Jazztel shares will be delisted from the Spanish Stock Exchanges within two months after Orange won overwhelming support for its offer to buy the Spain-based broadband provider for €13 a share ($14.30).
The France-based operator announced on Jun. 26 that shareholders representing 94.75 per cent of Jazztel's total share capital accepted its offer, and it now has the right to acquire the remaining 5.25 per cent of Jazztel's share capital at the same price. Orange will therefore pay around €3.36 billion for 100 per cent of the company: €3.179 billion for the original offer and an additional €176 million for the remaining shares.
Once the purchase of all shares is completed by around mid-August, Orange said Jazztel's shares would be delisted automatically. The company noted that this move would "enable Orange Spain and Jazztel to build together the most dynamic convergent player on the Spanish market" and said it was "very satisfied with this result".
The Spanish Securities Commission (CNMV) gave the green light for Orange to pursue its bid to buy Jazztel in late May. The France-based operator had already won approval from the European Commission (EC) for the proposed deal after agreeing to certain conditions, including the sale of a fibre network in Spain representing 720,000 homes.
Through the Jazztel acquisition, Orange has previously said it aims to create the second-largest fixed-line broadband operator and "one of the most dynamic players in the mobile segment in Spain", in an effort to drive customer take-up of convergent offers. The transaction is also expected to generate cost savings of around €1.3 billion for the future combined entity, in particular thanks to savings in operational expenditure and investments in networks.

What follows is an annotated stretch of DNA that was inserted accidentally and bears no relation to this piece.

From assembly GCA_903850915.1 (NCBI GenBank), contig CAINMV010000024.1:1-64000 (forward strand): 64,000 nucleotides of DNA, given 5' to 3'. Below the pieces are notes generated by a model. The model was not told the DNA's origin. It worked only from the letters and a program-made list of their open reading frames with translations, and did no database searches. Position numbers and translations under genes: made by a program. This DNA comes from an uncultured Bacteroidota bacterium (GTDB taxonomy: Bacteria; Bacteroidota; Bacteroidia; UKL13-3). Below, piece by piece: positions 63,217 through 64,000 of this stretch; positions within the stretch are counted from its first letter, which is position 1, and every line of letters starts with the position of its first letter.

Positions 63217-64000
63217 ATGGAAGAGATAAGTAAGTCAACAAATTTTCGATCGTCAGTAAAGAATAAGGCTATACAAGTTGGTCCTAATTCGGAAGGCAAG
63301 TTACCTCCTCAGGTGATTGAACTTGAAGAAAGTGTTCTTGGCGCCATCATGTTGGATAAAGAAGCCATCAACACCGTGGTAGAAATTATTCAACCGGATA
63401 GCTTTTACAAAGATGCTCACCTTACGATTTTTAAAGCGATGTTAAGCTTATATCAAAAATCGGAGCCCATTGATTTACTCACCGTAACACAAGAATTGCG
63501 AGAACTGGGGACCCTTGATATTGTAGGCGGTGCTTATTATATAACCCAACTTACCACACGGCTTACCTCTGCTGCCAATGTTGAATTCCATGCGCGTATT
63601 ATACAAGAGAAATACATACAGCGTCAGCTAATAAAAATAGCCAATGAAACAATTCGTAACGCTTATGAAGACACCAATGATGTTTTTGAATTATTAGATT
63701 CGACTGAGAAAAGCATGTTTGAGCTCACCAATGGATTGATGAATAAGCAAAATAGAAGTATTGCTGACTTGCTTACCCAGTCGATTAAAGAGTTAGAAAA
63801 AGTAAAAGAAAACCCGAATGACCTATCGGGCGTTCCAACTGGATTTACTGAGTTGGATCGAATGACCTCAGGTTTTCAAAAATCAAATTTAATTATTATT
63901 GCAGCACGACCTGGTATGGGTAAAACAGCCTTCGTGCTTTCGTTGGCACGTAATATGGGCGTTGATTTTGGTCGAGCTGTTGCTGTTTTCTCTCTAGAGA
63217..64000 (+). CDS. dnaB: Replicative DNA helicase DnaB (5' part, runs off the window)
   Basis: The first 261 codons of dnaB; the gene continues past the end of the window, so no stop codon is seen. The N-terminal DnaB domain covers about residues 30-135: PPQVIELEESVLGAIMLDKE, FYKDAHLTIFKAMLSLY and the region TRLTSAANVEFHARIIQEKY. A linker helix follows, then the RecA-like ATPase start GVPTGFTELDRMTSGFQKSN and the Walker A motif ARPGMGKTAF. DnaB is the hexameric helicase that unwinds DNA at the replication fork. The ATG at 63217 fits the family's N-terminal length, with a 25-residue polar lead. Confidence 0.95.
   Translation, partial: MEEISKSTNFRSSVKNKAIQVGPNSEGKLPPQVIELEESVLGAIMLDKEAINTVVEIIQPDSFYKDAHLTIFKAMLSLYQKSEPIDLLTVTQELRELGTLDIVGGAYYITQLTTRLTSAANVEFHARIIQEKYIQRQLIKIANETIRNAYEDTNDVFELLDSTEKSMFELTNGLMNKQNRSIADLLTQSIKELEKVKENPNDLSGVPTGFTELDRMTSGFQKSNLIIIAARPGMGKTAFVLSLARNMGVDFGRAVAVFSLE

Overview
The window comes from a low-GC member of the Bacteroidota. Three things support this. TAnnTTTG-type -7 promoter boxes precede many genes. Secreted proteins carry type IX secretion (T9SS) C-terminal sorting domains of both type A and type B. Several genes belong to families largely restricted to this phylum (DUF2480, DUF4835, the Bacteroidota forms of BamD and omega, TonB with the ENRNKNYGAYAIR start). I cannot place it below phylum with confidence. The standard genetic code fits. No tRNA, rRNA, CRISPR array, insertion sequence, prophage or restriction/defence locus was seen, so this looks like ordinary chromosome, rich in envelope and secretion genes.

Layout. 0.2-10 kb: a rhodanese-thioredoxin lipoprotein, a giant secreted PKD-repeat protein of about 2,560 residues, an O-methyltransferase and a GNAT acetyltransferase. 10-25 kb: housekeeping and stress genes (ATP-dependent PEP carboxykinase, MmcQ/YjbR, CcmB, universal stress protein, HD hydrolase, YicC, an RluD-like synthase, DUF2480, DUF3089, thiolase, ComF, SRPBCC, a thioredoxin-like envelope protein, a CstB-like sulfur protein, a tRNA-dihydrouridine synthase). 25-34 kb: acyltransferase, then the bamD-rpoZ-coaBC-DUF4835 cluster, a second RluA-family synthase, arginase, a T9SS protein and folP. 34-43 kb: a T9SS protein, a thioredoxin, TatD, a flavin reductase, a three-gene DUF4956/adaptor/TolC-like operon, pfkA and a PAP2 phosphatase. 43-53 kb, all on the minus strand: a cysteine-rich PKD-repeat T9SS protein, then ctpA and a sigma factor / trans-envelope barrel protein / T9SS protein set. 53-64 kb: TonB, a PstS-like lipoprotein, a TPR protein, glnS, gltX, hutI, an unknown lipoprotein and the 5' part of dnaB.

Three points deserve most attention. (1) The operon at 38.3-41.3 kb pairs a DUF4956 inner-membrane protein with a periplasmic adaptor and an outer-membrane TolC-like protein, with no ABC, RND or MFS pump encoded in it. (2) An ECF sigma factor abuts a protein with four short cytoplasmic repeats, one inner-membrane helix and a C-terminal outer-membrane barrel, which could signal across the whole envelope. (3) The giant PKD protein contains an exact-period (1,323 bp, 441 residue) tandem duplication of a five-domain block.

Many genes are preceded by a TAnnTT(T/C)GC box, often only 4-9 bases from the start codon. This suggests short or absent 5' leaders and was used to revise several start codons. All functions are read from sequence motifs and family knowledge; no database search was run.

Orange Spain already sells converged bundles of fixed and mobile services under Orange Kangaroo, and in future will hope to improve its standing in a market with a strong heritage in multi-play strategies. For example, Telefónica Movistar sells the quad-play Fusion plans that combine mobile services with fixed voice, broadband and TV, along with value-added services such as data sharing and free access to content.
Yoigo also sells multi-service plans under the Fusion brand as part of an agreement with Movistar, and Vodafone Spain recently launched a converged offer under Vodafone One.
Meanwhile Movistar has also introduced the "quintuple-play" concept to Spain: in May the company launched VeriSure Hogar, a home security service based on machine-to-machine (M2M) communications that subscribers can add to the company's existing Fusion and home broadband plans.
- see this Orange statement
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